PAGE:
Brian Epstein denies The Beatles are splitting

October 1966

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The Beatles ended their 1966 US tour on August 29, 1966, and went on hiatus. John Lennon was busy filming “How I Won The War,” George Harrison visited India, and Paul McCartney and Ringo Starr were enjoying time off. In October, press speculation about a Beatles breakup was rampant.

To dispel the rumours, Brian Epstein denied The Beatles were splitting even if, in a Disc & Music Echo interview, he almost confirmed that the Beatles had stopped touring.

Epstein also announced that John and Paul had been signed to write the soundtrack together for the Boulting Brothers’ new film, “All In Good Time“. It was eventually released as “The Family Way“, with no involvement from John in the music.

There’s no real question of the Beatles retiring. Let’s face it, what is happening at the moment is that they’re simmering down. Making films, writing music, making records… that’s their future. While I know live appearances are of permanent importance to many people, the Beatles find themselves open to so much misinterpretation… like that appalling debacle in Manila and the comments about Christ. Be sure the Beatles themselves like singing and playing to a public, but it’s become so difficult and so tense that their enjoyment and pleasure — let alone finance — is taken away. Still, while they are creating albums like “Revolver,” I doubt if the public are entitled to expect much more of them.

Brian Epstein – From Disc And Music Echo – October 29, 1966

On November 9 I could no longer put off the worried phone calls from our English tour promoter, Arthur Howes, about booking future Beatles’ concerts. Brian, who couldn’t bear to admit the truth, finally called Howes and told him that the Beatles would no longer accept any bookings. Within the hour word leaked out to the press, and the office was deluged with calls. It was reported in most papers the next day that the Beatles intended to exist solely as recording artists. No entertainment act had ever attempted this before, and the implication of many of the articles was that that was the first step in their long-expected demise.

Peter Brown – From “The Love You Make: An Insider’s Story of the Beatles“, 2002

FILM PLANS STAY BUT… Beatles to split shock!

PERSISTENT RUMOURS that the Beatles would disband at Christmas were officially denied on Tuesday. Rumours have been sweeping London pop circles all week that the Beatles would “split up at Christmas to go their separate ways. But a Beatles office spokesman told Disc and Music Echo on Tuesday: “The Beatles are NOT splitting up. They’ll be writing material for their next film in the usual way.”

Meanwhile, the boys are carrying on their individual activities. John is still in Spain working on location for his film part in “How I Won The War.” He is not due back in Britain till mid-November. Ringo and his wife, Maureen, are also in Spain — on holiday. George Harrison is still in Bombay, where he has been studying the sitar. Paul McCartney is the only Beatle in London.

John and Paul have been signed to write the score for the Boulting Brothers’ latest film, “All In Good Time,” which stars Hayley Mills. Paul agreed on behalf of John to do the score after seeing the already-completed film with Beatles boss Brian Epstein.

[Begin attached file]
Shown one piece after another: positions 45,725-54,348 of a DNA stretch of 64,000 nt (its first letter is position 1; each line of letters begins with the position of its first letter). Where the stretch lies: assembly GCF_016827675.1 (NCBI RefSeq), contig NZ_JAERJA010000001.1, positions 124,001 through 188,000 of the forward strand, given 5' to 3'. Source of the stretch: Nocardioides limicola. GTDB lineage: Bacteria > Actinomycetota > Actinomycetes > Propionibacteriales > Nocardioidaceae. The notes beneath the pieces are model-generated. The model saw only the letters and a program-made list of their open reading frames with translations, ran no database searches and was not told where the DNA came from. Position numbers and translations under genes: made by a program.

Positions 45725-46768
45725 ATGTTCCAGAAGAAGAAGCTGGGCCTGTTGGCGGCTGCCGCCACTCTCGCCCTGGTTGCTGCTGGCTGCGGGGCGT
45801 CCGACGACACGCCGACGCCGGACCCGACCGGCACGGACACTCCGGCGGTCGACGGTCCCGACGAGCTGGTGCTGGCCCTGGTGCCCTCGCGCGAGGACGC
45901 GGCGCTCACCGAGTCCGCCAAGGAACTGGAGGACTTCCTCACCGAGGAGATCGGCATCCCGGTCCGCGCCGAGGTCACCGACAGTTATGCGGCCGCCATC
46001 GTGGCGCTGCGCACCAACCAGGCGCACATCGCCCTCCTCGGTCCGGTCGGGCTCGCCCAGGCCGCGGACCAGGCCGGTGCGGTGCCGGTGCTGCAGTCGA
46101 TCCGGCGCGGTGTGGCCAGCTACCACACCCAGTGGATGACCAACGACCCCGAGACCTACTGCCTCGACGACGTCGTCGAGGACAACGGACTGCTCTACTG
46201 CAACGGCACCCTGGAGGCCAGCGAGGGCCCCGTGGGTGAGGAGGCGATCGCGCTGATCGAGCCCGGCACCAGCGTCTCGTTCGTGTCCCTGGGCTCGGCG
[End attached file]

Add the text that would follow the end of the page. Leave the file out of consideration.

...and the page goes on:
From Disc And Music Echo – October 22, 1966
From Disc And Music Echo – October 22, 1966

SHOULD THE BEATLES RETIRE? After the rumours of a split – what the stars think

JOHN LENNON is in Spain, making his solo film debut. George Harrison is in Bombay, studying the sitar. Ringo and his wife Maureen are holidaying in Spain. And Paul is alone in London. The Beatles have gone their individual ways, and there are no plans yet for a follow-up single to “Yellow Submarine.” No firm plans for a British tour. Retiring? The word sounds odd when applied to four men who have achieved so much and who have made popular music such a part of everyone’s lives. But should they retire as a group NOW, with a glorious history — so that people can say: “Ah—but there was nothing like the Beatles…?” Should they go their separate, brilliant ways? Or should they carry on as the Beatles, contributing their group genius to the world?

CLIFF RICHARD: Retirement is a personal thing. One day I’m going to retire to take up teaching. But as far as the Beatles are concerned I would say No. Why retire? Unless they have definite ideas about what they are going to do. If they came into the business with the idea of making a smash and getting out — then that’s fair enough. Fact is that they’ll never ALWAYS be on top. Really there’s no answer to the question “‘Should they retire?” If they want to retire at the top of their careers — then get out now. If they want to stay big in showbiz, then they should continue as they are!

HANK MARVIN (Shadows): I’m one of the “Never Say Die” people, actually. Whether the Beatles can get any higher than they are now, no one knows. If I was them, I wouldn’t pack it in unless I was really cheesed off. But if it was a case of personal happiness — then I would. I think they still have a lot to offer — both musically and entertainment-wise. But they have to face up to it—they’re not going to be teenage idols all their lives.